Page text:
Sociology is the study of how society is organized and how people experience life, and Professor Barbara Misztal, of the Department of Sociology, has been researching the conditions under which people can become vulnerable – and how that vulnerability can be reduced.
While the concept of vulnerability has a long history in the study of natural disasters, hazards, famine and epidemiology, the recent intensification of interest in the issue amongst the media, politicians and the public has been mirrored by growing fascination with this subject within social science.
Addressing the issues of vulnerability is timely due not only to the continuing presence of ‘old ‘ risks but also as a result of growing concerns with consequences of new technologies and new social divisions and threats generated by the information flows and globalization.
Professor Misztal, inspired by Arendt’s concept of ‘the frailty of human affairs’, defines vulnerability as rooted in the human condition of dependence on others, in the unpredictability of action and in the irreversibility of human experiences. Such a conception of vulnerable humanity prompts search for ‘control mechanisms’ that can reduce vulnerability, and imbue people with the faith and hope they desperately need. Forgiveness, Promise and Trust can be applied at the level of the individual, or across the entirety of societies.
Forgiveness looks back in time and absolves the vulnerable from past mistakes, while Promising aims to establish ‘islands of security’ in an otherwise uncertain future. Trust is necessary; without it, vulnerable people would be reluctant to do anything. They need to feel confident both that others will keep to agreements to act in reliable and predictable ways, and that if their own actions have unintended consequences, it won’t be the end of the world.
Professor Misztal said that understanding vulnerability and its remedies is important; “such an understanding could help us to comprehend the essential conditions [for,] and the greatest obstacles to the construction of a peaceful and cosmopolitan world”.
Ather Mirza | alfa
Polluted air may pollute our morality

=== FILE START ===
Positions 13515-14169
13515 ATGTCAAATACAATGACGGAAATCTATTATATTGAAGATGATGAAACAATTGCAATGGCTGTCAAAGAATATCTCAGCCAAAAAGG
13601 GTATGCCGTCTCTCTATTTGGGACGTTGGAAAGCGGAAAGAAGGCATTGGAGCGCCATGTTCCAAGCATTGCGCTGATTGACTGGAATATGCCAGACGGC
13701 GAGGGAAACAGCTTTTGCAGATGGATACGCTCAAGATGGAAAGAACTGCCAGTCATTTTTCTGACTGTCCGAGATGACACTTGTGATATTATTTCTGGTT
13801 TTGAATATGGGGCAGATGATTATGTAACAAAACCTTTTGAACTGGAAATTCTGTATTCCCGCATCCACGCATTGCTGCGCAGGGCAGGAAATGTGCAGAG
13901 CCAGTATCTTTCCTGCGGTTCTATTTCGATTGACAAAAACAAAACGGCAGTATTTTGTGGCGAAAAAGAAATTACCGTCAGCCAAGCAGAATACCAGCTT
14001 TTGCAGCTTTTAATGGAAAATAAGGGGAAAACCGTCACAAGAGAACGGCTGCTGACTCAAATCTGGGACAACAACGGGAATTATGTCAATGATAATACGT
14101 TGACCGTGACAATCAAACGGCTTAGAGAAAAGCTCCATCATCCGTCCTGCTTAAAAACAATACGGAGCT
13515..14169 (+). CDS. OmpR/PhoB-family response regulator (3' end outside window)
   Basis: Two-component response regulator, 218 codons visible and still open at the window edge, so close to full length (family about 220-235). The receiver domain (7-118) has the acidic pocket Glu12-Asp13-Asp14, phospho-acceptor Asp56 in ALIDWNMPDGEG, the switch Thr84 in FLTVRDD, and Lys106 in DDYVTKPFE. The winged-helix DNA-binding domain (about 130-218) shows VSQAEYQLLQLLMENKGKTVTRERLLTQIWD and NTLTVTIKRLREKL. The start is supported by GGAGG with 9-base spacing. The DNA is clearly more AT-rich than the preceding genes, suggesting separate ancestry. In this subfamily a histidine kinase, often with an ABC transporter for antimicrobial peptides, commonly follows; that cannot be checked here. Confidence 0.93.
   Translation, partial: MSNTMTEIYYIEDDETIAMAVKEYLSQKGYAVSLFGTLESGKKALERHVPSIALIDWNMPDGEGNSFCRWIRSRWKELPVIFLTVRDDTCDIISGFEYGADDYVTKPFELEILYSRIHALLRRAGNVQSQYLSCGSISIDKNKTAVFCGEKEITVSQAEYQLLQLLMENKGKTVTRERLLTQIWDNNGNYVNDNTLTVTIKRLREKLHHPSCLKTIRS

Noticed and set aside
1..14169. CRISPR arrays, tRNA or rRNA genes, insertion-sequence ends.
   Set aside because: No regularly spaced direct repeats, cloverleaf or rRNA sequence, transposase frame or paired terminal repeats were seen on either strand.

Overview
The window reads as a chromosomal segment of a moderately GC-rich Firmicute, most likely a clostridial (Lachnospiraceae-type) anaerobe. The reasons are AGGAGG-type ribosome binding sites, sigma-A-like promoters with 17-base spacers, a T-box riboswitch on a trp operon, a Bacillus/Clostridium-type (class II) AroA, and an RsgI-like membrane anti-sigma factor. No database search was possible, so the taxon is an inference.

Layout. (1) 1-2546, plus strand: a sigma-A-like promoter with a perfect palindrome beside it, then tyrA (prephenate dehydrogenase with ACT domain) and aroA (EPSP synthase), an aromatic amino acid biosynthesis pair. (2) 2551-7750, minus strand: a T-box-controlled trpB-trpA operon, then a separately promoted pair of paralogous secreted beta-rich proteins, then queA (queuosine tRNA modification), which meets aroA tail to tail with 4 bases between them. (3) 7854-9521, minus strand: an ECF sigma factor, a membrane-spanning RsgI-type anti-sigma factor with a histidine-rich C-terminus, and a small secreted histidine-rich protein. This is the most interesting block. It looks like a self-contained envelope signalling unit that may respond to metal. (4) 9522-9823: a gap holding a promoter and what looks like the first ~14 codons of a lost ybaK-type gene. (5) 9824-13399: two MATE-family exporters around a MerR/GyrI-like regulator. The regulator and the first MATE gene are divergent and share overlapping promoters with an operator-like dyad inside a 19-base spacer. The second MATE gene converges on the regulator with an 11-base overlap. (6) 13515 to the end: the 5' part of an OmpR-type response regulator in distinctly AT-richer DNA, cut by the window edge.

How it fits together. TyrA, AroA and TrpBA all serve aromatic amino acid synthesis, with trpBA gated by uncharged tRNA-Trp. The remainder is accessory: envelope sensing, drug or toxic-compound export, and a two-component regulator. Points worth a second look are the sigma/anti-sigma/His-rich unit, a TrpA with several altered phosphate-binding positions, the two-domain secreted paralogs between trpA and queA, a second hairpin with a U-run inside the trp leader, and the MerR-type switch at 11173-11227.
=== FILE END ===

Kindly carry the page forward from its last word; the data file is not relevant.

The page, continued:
08.02.2018 | Association for Psychological Science
Sibling differences: Later-borns choose less prestigious programs at university
14.11.2017 | Max-Planck-Institut für demografische Forschung
For the first time, a team of researchers at the Max-Planck Institute (MPI) for Polymer Research in Mainz, Germany, has succeeded in making an integrated circuit (IC) from just a monolayer of a semiconducting polymer via a bottom-up, self-assembly approach.
In the self-assembly process, the semiconducting polymer arranges itself into an ordered monolayer in a transistor. The transistors are binary switches used...
Breakthrough provides a new concept of the design of molecular motors, sensors and electricity generators at nanoscale
Researchers from the Institute of Organic Chemistry and Biochemistry of the CAS (IOCB Prague), Institute of Physics of the CAS (IP CAS) and Palacký University...
For photographers and scientists, lenses are lifesavers. They reflect and refract light, making possible the imaging systems that drive discovery through the microscope and preserve history through cameras.
But today's glass-based lenses are bulky and resist miniaturization. Next-generation technologies, such as ultrathin cameras or tiny microscopes, require...
Scientists from the University of Zurich have succeeded for the first time in tracking individual stem cells and their neuronal progeny over months within the intact adult brain. This study sheds light on how new neurons are produced throughout life.
The generation of new nerve cells was once thought to taper off at the end of embryonic development. However, recent research has shown that the adult brain...
Theoretical physicists propose to use negative interference to control heat flow in quantum devices. Study published in Physical Review Letters
Quantum computer parts are sensitive and need to be cooled to very low temperatures. Their tiny size makes them particularly susceptible to a temperature...
15.02.2018 | Event News
13.02.2018 | Event News
12.02.2018 | Event News
20.02.2018 | Life Sciences
20.02.2018 | Medical Engineering
20.02.2018 | Physics and Astronomy